Hello SOTGC community,
Last month’s blog talked about de-cluttering your life. I outlined the basic process that I use to de-clutter and re-organize. I start with a small area or section so that I don’t get overwhelmed; eliminate what I can; evaluate my storage space and the items that need to be stored; and then begin to implement a main organizational strategy. Sometimes subcategories are helpful after you pick your main organizational strategy. Last month I used the example of organizing my sweaters by light, medium, and heavy weight as my main organizational system and then I organized those three stacks by color. This month’s blog digs a little deeper into developing an organizational system.
How on earth did things get this out of control? I thought I was fairly organized? In most cases it is probably because the organizational system you had before is no longer working. In life, we are constantly changing and evolving, so it is logical that our organizational systems must eventually change too in order to continue to accommodate us.
Evaluating why your old system isn’t working will be key in adapting a system that will work.
For example, the sweaters in my closet were no longer organized for a variety of reasons. First, it doesn’t get that cold in Southern California so I don’t wear sweaters very often. In fact, my heavy sweaters are only worn if I visit my mom in Colorado or take a winter trip to another cold climate. Since I only wear sweaters a few months out of the year, I needed to try most of them on since I had changed sizes since last year. I also needed to evaluate which ones were still in style. Additionally, I no longer work in an office, so my previous system of organizing sweaters by “work sweaters” versus “weekend sweaters” was no longer very relevant. Another reason the shelves had become chaotic was because I had bought additional sweaters without throwing out old ones and the space became too crowded.
It looks important, but I’m not sure what it is? Ever come across a nut, bolt, screw, cord or plug that looks like it is a pertinent piece to something you own but you just can’t put your finger on what it belongs to? My rule of thumb is to keep the miscellaneous item until I’ve finished cleaning out the entire room where I found the item.
If I’ve finished de-cluttering the room and still don’t know what it is, I typically throw it out. Chances are if I do come across the item that is missing the screw, cord, or plug in adapter sometime in the future it will be much easier to simply replace the missing item then to go back through every nut, bolt and pin that I’ve found over the years while cleaning. Not to mention, these items take up valuable storage space where you could put items that you actually use.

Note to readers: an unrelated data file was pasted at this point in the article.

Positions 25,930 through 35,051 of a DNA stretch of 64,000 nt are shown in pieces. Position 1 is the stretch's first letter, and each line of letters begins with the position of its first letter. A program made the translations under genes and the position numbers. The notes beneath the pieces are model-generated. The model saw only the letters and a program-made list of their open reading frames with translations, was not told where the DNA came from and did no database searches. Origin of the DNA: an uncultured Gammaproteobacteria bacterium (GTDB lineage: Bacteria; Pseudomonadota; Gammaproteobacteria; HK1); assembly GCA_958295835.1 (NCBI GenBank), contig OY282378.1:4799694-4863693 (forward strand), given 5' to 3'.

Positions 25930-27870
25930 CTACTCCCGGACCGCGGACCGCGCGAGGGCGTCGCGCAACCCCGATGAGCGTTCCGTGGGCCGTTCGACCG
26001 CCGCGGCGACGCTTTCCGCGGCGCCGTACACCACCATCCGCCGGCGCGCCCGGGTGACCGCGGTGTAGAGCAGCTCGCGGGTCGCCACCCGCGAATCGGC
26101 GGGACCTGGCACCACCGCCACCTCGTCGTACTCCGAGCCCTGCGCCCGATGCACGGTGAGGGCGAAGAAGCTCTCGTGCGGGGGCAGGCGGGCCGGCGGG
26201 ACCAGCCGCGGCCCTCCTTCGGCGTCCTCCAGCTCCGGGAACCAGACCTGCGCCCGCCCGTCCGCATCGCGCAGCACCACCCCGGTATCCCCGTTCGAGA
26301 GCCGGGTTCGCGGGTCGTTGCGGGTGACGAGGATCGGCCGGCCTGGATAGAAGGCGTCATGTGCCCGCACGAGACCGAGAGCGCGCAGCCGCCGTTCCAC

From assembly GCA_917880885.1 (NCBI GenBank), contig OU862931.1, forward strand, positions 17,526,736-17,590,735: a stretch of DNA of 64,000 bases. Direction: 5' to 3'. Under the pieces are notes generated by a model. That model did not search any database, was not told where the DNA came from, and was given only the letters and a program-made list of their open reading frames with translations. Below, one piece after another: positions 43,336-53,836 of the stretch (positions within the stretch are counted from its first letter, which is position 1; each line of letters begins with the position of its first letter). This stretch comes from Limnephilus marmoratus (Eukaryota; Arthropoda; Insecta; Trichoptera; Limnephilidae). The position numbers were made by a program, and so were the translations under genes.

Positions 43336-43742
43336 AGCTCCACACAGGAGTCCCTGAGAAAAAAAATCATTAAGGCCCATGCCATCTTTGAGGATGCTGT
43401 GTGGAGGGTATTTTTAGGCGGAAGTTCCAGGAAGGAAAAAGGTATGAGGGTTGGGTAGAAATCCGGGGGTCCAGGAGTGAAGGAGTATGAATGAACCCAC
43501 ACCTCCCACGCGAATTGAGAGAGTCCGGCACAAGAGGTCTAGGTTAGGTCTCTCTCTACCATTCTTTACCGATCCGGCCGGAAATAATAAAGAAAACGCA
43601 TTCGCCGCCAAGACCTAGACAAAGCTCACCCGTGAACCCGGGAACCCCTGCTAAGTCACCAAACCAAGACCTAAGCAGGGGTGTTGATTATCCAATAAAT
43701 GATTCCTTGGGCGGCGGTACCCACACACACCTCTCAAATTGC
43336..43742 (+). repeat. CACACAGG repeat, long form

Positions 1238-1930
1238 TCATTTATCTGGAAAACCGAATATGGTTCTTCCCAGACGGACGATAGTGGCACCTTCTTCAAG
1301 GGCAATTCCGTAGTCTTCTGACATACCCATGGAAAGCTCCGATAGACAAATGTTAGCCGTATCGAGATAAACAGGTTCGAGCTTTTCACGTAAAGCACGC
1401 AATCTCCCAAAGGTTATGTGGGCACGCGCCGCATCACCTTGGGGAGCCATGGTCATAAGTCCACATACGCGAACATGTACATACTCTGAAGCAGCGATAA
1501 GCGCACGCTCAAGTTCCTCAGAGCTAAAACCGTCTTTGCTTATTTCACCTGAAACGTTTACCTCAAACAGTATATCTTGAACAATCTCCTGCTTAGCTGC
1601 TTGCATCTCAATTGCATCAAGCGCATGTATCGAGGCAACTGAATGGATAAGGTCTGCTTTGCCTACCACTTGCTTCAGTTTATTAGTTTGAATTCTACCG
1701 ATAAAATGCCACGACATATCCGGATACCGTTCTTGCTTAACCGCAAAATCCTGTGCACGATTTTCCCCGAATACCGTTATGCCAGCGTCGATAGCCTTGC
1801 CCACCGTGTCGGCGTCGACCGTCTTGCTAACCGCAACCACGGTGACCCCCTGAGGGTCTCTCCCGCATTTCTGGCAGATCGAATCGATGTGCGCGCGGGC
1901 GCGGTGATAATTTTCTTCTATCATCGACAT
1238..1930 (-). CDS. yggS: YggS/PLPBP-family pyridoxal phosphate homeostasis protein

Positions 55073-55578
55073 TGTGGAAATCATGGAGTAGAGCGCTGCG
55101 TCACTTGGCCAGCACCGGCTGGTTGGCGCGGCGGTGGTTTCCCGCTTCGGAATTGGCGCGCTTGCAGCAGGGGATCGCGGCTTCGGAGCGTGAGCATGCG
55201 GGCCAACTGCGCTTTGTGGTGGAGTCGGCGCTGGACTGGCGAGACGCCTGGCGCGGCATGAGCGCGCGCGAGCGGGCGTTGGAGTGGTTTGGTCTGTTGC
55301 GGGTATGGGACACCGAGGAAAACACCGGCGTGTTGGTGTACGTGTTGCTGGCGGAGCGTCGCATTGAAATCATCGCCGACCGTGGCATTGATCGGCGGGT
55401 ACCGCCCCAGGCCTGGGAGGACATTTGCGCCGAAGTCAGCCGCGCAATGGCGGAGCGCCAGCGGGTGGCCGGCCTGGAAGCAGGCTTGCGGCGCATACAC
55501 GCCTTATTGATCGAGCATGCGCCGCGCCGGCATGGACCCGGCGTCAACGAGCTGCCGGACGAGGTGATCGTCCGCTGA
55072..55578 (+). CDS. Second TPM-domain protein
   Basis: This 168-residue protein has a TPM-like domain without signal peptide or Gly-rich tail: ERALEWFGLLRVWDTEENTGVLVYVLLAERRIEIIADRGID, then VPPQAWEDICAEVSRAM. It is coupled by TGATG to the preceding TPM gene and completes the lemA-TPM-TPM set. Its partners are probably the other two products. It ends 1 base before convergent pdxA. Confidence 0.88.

This isn’t my stuff …. My husband has several piles of things throughout our house and I don’t even know what half of it is! If the item doesn’t belong to you and you aren’t sure what it is, then please do yourself a favor and don’t follow my previous advice about throwing it out! Only throw out items that are yours. In a perfect world, our spouses and children would happily participate in creating and utilizing organizational systems, but this is probably unlikely.
When I de-clutter an area where there are lots of items that don’t belong to me, I box them according to the person in my house that the do belong to. Kids’ shoes, magazines, and toys go in a box and are returned to the appropriate child’s room. My husband’s clutter goes into a box and I ask him to schedule a time to go through it together. While it may be hard to find a time to pin him down to sort through the box, he usually complies because he likes having a tidy home (he just doesn’t like doing the organizing himself).
You uncover an even bigger royal mess!!! Have you ever gone to organize a bathroom drawer only to realize that the cough syrup spilled and leaked all over your other toiletries? Now, instead of just organizing you need to wipe down every bottle, can, and bag and clean out the drawer and replace the shelving paper. Or you go to move one box in the basement and realize that a leaky pipe has saturated half of the boxes you have stored there?
Unexpected situations like these illustrate another great reason to only work on de-cluttering one small section of space at a time. When a situation like this side tracks your organizational efforts, shift your focus to resolving the unexpected mess before continuing to organize, even if this means delaying your plans to de-clutter. Leaving spilled cough syrup and a leaky pipe will only lead to ants in your bathroom and mold in your basement. Hire a professional if necessary, but make sure that the items you are organizing are clean! After all, you wouldn’t hang dirty clothes in your closet, so make sure that drawers, shelves and closets are clean before re-storing your items.